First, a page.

Neither Bond nor Raffaele is much use in Trinidad, the island with the greatest bird diversity in the Caribbean — over 440 species recorded. Politically and culturally, Trinidad and Tobago belong to the Antillean chain, but biogeographically they are part of South America, and an imaginary boundary called Bond’s Line (guess who it’s named for?) running south of Grenada marks the limit of the Antillean avifauna. G.A.C. Herklots’s Birds of Trinidad and Tobago (1961) was the first field guide to this feathered abundance, but its amateurish illustrations exasperated many birders. Richard ffrench’s Guide to the Birds of Trinidad and Tobago (1973, rev. ed. 1991; over 430 species, thirty-eight colour plates) became the standard field reference immediately upon publication, with its sturdy brown batter-proof binding and jaunty Crested Oropendola on the dustjacket (the second edition adopted a rather more demure Scarlet Ibis). Its illustrations — both the identification plates, by John O’Neill, and nine full-plate portraits by the eminent ornithological artist Don R. Eckelberry — are masterpieces of their kind, but over the years some birders have complained that ffrench does not provide a colour image for every species he includes. Martyn Kenefick, Robin Restall, and Floyd Hayes’s Field Guide to the Birds of Trinidad and Tobago (2008; over 460 species, 107 colour plates) is rather more ample in that regard — though Restall’s illustrations, rightly described as “immaculate,” don’t have the vivacity of O’Neill and Eckelberry’s. (Richard ffrench is at work on a third edition of his Guide, however; let’s hope this comes equipped with fresh plates.)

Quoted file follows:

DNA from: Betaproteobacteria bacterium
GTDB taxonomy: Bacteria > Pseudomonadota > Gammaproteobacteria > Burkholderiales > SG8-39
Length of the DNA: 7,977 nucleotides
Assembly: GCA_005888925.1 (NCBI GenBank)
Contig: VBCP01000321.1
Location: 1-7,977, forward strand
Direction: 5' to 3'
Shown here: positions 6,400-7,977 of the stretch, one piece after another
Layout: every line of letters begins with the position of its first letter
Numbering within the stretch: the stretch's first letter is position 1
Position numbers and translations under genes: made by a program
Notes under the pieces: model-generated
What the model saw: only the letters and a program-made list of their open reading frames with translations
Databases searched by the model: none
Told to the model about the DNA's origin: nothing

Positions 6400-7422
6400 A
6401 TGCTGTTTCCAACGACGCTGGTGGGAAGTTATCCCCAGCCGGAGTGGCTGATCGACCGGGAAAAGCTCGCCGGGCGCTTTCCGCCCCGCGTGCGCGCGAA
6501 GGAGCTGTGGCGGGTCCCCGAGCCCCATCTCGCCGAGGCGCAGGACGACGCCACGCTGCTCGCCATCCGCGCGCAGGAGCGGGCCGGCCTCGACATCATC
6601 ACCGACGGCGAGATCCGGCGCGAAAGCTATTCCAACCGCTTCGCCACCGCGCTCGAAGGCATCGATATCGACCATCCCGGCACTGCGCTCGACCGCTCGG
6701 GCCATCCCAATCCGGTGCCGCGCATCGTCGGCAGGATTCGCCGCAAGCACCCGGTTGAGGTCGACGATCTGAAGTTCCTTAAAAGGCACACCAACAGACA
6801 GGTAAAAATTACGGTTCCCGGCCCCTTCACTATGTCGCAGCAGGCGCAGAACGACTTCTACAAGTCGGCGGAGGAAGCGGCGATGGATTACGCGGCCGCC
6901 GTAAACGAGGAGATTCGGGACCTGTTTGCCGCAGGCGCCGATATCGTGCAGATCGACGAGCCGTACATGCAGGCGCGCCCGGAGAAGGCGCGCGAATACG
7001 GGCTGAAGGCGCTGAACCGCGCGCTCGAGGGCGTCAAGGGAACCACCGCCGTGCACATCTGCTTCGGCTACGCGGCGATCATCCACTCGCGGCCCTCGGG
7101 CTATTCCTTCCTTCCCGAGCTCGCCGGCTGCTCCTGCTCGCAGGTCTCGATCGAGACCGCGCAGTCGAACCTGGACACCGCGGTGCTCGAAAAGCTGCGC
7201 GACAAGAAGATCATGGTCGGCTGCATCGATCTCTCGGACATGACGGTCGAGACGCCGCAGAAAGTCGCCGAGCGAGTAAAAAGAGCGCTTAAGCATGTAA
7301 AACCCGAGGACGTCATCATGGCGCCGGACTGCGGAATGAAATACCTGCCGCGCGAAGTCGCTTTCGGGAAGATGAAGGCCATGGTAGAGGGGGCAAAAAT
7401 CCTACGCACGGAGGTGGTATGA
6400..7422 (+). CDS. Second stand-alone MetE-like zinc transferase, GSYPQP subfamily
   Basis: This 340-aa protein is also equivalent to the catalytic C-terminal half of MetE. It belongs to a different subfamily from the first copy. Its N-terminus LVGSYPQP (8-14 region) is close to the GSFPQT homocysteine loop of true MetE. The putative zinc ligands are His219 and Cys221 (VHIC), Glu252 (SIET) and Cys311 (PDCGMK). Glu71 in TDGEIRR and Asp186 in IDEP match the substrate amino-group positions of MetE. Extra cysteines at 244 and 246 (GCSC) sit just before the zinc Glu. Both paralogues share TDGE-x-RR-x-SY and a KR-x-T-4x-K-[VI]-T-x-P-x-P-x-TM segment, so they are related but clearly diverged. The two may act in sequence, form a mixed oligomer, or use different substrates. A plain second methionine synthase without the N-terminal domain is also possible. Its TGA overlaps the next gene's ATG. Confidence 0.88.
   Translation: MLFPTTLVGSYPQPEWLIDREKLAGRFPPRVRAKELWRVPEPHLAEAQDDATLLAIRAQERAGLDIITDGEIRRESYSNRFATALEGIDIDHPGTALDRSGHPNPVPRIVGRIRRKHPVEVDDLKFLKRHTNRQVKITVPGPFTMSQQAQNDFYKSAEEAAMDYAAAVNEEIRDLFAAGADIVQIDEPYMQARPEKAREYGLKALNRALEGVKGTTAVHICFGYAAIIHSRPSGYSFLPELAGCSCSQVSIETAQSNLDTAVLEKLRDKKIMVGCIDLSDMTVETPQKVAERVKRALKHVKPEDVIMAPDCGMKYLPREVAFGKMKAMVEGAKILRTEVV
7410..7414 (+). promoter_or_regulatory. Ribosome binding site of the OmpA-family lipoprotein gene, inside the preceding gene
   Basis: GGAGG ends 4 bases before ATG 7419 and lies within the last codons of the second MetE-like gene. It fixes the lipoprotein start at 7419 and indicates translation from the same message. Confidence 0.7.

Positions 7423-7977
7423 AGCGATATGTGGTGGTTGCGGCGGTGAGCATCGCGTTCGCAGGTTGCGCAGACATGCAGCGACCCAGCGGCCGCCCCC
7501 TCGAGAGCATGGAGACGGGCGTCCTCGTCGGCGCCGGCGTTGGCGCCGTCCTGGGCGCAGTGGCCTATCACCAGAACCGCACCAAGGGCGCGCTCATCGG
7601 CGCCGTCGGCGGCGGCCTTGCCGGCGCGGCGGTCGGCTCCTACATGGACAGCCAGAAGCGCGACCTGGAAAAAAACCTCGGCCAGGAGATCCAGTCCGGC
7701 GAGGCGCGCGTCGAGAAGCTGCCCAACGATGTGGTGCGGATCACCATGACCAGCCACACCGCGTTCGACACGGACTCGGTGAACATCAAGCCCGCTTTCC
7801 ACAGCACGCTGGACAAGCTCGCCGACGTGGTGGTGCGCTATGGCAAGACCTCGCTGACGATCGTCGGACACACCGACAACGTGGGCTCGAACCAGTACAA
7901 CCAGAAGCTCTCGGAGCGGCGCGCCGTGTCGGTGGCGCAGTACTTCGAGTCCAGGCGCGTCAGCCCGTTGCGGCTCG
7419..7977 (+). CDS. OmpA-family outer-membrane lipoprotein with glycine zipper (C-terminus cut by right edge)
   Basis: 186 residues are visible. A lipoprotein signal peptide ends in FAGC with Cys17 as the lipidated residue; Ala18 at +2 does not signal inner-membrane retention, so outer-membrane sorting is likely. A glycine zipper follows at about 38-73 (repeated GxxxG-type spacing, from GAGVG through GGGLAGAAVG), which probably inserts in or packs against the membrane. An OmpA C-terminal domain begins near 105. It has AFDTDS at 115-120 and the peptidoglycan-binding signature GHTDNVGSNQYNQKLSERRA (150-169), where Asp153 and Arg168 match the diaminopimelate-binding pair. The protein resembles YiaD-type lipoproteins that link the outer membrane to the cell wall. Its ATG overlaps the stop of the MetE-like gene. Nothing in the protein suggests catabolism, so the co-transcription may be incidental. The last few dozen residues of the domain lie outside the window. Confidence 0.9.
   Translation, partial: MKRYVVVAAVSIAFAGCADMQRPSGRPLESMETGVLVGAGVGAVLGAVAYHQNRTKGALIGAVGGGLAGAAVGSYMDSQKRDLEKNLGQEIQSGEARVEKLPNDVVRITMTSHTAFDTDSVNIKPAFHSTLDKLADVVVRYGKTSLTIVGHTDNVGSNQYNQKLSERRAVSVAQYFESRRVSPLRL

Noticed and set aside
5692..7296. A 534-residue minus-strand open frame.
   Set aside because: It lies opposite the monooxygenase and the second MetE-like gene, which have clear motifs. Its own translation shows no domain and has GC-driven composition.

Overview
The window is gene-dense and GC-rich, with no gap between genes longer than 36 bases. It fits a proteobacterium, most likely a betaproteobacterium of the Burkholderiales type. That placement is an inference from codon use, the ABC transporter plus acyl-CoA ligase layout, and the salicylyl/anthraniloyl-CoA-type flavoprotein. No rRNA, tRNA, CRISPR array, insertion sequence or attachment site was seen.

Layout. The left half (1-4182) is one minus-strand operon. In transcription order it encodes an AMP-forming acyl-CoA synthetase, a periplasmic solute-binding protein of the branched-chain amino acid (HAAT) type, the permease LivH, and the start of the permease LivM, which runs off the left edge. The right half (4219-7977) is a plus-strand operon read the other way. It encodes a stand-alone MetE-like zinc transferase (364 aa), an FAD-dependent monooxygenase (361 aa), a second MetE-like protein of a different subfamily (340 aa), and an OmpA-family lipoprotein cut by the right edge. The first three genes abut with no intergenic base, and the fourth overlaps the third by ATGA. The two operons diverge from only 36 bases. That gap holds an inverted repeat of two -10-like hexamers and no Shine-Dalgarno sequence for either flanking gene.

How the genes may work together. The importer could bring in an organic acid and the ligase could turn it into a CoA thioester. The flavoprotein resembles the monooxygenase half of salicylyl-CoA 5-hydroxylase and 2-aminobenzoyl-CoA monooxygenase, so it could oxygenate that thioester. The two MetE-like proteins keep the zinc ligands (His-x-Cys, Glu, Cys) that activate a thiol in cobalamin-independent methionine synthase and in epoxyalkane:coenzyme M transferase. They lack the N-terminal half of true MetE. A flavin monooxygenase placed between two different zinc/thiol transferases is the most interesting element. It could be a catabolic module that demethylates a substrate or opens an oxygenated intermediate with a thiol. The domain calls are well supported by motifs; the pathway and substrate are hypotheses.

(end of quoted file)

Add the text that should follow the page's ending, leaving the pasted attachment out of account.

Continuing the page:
The ABC islands — Aruba, Bonaire, and Curaçao, off the coast of Venezuela — also fall outside Bond’s Line. K.H. Voous’s Birds of the Netherlands Antilles (1983) is long out of print, but many species in these Dutch-speaking islands are also found on the mainland to the south. Rodolphe Meyer de Schauensee and W.H. Phelps’s Guide to the Birds of Venezuela (1977) has been replaced by Steven L. Hilty’s Birds of Venezuela (2nd ed. 2003; 1,381 species, sixty-seven colour plates); Hilty retains the masterful illustrations done by Guy Tudor for the predecessor volume, and supplements them with new plates by John Gwynne, along with photos of the diverse habitats that lie within the book’s range — from Andean slopes to Amazonian rainforest to open savannah. Hilty is also the standard field guide for Guyana, Suriname, and French Guiana, which have similar avifaunas to Venezeula’s.

But for sheer epic scope, all the guides listed above are dwarfed by the two-volume Birds of Northern South America (2007) authored by Robin Restall, Clemencia Rodner, and Miguel Lentino, which covers an immense stretch of the continent, from the Pacific coast of Ecuador almost to the mouth of the Amazon. Its 2,308 species —  more than a fifth of the world’s known total — are depicted in “virtually every plumage variation,” for a total of 6,400 illustrations. Think of them — all those hawks and hummingbirds, macaws and motmots, cormorants and cotingas, their many hues, the unruly chorus of their shrieks and trills — neatly captured in the ark of the field guide’s pages. Even 007 might be, for a moment, awed.


The Caribbean Review of Books, May 2008